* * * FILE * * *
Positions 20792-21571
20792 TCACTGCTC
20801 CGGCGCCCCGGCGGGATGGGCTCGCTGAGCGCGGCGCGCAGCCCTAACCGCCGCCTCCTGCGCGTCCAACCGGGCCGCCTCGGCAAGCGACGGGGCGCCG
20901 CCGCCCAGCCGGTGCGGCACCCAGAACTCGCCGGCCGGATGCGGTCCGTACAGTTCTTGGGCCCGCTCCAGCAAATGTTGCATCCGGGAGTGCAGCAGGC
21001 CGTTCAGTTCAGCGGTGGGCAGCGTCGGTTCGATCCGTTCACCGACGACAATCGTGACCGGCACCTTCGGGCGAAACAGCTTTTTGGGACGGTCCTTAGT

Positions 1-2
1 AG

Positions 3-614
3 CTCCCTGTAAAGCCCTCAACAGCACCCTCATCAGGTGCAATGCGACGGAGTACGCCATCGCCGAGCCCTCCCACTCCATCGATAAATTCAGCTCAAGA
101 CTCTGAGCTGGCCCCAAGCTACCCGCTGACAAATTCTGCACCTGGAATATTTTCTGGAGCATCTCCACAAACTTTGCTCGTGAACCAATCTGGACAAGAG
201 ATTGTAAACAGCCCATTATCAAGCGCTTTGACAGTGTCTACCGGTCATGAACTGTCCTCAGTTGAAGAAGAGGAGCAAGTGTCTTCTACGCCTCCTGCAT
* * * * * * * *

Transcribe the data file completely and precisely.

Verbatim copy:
Positions 20792-21571
20792 TCACTGCTC
20801 CGGCGCCCCGGCGGGATGGGCTCGCTGAGCGCGGCGCGCAGCCCTAACCGCCGCCTCCTGCGCGTCCAACCGGGCCGCCTCGGCAAGCGACGGGGCGCCG
20901 CCGCCCAGCCGGTGCGGCACCCAGAACTCGCCGGCCGGATGCGGTCCGTACAGTTCTTGGGCCCGCTCCAGCAAATGTTGCATCCGGGAGTGCAGCAGGC
21001 CGTTCAGTTCAGCGGTGGGCAGCGTCGGTTCGATCCGTTCACCGACGACAATCGTGACCGGCACCTTCGGGCGAAACAGCTTTTTGGGACGGTCCTTAGT

Positions 1-2
1 AG

Positions 3-614
3 CTCCCTGTAAAGCCCTCAACAGCACCCTCATCAGGTGCAATGCGACGGAGTACGCCATCGCCGAGCCCTCCCACTCCATCGATAAATTCAGCTCAAGA
101 CTCTGAGCTGGCCCCAAGCTACCCGCTGACAAATTCTGCACCTGGAATATTTTCTGGAGCATCTCCACAAACTTTGCTCGTGAACCAATCTGGACAAGAG
201 ATTGTAAACAGCCCATTATCAAGCGCTTTGACAGTGTCTACCGGTCATGAACTGTCCTCAGTTGAAGAAGAGGAGCAAGTGTCTTCTACGCCTCCTGCAT